Five Scientific Explanations for Spooky Sensations
by Andrea Michelson/Smithsonian.com
Tis the season to celebrate the supernatural, whether that means visiting a haunted house or donning a spooky costume. But while some might scare themselves silly in the name of Halloween fun, 42 percent of Americans believe ghosts are for real, according to a 2013 Harris Poll. The belief in ghosts dates back to at least ancient Mesopotamian times, and it seems to have lodged itself in the collective psyche. But in many cases, science can explain what might seem like a message from beyond. Here are five scientific explanations for encounters with the supernatural.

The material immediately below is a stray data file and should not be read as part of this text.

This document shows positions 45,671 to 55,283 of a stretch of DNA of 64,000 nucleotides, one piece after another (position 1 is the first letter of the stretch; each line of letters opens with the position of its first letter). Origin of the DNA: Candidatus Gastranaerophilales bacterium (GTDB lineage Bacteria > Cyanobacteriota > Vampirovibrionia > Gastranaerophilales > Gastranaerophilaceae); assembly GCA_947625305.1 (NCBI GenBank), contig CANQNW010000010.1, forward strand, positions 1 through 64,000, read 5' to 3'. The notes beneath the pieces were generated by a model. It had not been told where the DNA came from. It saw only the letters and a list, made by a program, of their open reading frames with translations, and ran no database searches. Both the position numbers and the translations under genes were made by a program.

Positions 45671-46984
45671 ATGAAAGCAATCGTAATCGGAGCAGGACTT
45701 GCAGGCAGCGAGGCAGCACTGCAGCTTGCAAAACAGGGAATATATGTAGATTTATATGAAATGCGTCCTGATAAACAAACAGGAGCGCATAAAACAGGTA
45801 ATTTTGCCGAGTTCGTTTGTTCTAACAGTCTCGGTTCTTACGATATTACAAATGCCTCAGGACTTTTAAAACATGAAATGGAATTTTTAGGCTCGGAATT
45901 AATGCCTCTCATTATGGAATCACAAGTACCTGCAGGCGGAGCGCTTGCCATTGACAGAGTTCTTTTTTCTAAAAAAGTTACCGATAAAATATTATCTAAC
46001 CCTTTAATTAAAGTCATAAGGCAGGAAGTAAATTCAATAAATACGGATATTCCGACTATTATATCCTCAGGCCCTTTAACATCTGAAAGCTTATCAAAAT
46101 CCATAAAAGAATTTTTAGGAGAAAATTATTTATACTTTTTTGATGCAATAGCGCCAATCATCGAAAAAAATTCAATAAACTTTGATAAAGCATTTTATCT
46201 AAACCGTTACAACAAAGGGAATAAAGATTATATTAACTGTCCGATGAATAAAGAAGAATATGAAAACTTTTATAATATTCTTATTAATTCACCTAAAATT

The “Fear Frequency”
Just below the range of human hearing, infrasound can cause some strange sensations. Humans can’t hear sound below 20 hertz, but some people subconsciously respond to lower frequencies with feelings of fear or dread, reports Jennifer Ouellette for Gizmodo. In one account from 1998, engineer Vic Tandy of Coventry University spent a night in a lab believed to be haunted. He and his colleagues experienced anxiety and distress, felt cold shivers down their spines, and Tandy even reported seeing a dark blob out of the corner of his eye. It turned out that there was a silent fan creating sound waves at around 19 hertz, the exact frequency that can cause the human eyeball to vibrate and “see” optical illusions. “When we finally switched it off, it was as if a huge weight was lifted,” Tandy told Chris Arnot for the Guardian.